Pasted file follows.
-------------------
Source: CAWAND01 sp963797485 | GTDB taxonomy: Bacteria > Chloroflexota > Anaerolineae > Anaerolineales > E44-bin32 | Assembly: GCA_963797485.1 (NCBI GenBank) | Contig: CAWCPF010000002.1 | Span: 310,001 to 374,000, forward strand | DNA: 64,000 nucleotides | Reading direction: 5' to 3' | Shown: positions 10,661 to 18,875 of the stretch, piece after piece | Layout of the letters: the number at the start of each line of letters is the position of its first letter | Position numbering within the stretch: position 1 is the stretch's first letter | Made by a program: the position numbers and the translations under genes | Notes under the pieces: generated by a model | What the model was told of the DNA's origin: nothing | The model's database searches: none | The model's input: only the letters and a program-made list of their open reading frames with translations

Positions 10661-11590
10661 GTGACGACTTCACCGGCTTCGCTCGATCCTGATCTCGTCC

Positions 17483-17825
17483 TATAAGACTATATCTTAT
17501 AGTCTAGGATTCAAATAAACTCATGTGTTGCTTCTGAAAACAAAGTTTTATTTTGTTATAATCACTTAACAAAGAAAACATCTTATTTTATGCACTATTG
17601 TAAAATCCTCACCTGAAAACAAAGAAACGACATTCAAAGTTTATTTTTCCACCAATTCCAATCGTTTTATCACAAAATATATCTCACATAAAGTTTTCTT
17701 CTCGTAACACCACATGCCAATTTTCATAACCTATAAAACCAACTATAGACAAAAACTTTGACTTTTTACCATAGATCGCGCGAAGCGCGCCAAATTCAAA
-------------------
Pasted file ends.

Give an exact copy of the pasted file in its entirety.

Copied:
Source: CAWAND01 sp963797485 | GTDB taxonomy: Bacteria > Chloroflexota > Anaerolineae > Anaerolineales > E44-bin32 | Assembly: GCA_963797485.1 (NCBI GenBank) | Contig: CAWCPF010000002.1 | Span: 310,001 to 374,000, forward strand | DNA: 64,000 nucleotides | Reading direction: 5' to 3' | Shown: positions 10,661 to 18,875 of the stretch, piece after piece | Layout of the letters: the number at the start of each line of letters is the position of its first letter | Position numbering within the stretch: position 1 is the stretch's first letter | Made by a program: the position numbers and the translations under genes | Notes under the pieces: generated by a model | What the model was told of the DNA's origin: nothing | The model's database searches: none | The model's input: only the letters and a program-made list of their open reading frames with translations

Positions 10661-11590
10661 GTGACGACTTCACCGGCTTCGCTCGATCCTGATCTCGTCC

Positions 17483-17825
17483 TATAAGACTATATCTTAT
17501 AGTCTAGGATTCAAATAAACTCATGTGTTGCTTCTGAAAACAAAGTTTTATTTTGTTATAATCACTTAACAAAGAAAACATCTTATTTTATGCACTATTG
17601 TAAAATCCTCACCTGAAAACAAAGAAACGACATTCAAAGTTTATTTTTCCACCAATTCCAATCGTTTTATCACAAAATATATCTCACATAAAGTTTTCTT
17701 CTCGTAACACCACATGCCAATTTTCATAACCTATAAAACCAACTATAGACAAAAACTTTGACTTTTTACCATAGATCGCGCGAAGCGCGCCAAATTCAAA